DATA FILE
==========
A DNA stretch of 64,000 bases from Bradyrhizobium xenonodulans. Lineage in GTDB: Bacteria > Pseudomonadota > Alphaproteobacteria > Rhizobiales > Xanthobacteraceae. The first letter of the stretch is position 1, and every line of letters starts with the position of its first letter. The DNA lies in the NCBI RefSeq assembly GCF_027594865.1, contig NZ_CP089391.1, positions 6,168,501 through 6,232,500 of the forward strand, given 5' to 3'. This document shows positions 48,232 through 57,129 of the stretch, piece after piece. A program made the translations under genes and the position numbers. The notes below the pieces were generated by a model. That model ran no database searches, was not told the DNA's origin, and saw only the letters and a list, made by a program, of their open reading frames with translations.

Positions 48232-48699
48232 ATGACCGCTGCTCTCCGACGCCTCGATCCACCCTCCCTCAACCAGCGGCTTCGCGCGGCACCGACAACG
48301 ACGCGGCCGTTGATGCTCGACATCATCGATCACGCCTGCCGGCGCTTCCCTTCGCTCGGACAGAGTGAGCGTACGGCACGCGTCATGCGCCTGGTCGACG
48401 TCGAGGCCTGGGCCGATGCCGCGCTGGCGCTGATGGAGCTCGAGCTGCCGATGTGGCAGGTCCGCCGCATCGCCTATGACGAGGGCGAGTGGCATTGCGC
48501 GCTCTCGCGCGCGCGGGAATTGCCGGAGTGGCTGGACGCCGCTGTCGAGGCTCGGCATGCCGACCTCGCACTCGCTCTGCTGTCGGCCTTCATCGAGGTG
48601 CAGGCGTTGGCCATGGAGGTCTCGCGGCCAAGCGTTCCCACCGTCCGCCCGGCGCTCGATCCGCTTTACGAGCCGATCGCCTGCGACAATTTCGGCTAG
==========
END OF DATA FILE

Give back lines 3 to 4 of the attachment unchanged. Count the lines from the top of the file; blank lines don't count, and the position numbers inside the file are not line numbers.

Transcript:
48232 ATGACCGCTGCTCTCCGACGCCTCGATCCACCCTCCCTCAACCAGCGGCTTCGCGCGGCACCGACAACG
48301 ACGCGGCCGTTGATGCTCGACATCATCGATCACGCCTGCCGGCGCTTCCCTTCGCTCGGACAGAGTGAGCGTACGGCACGCGTCATGCGCCTGGTCGACG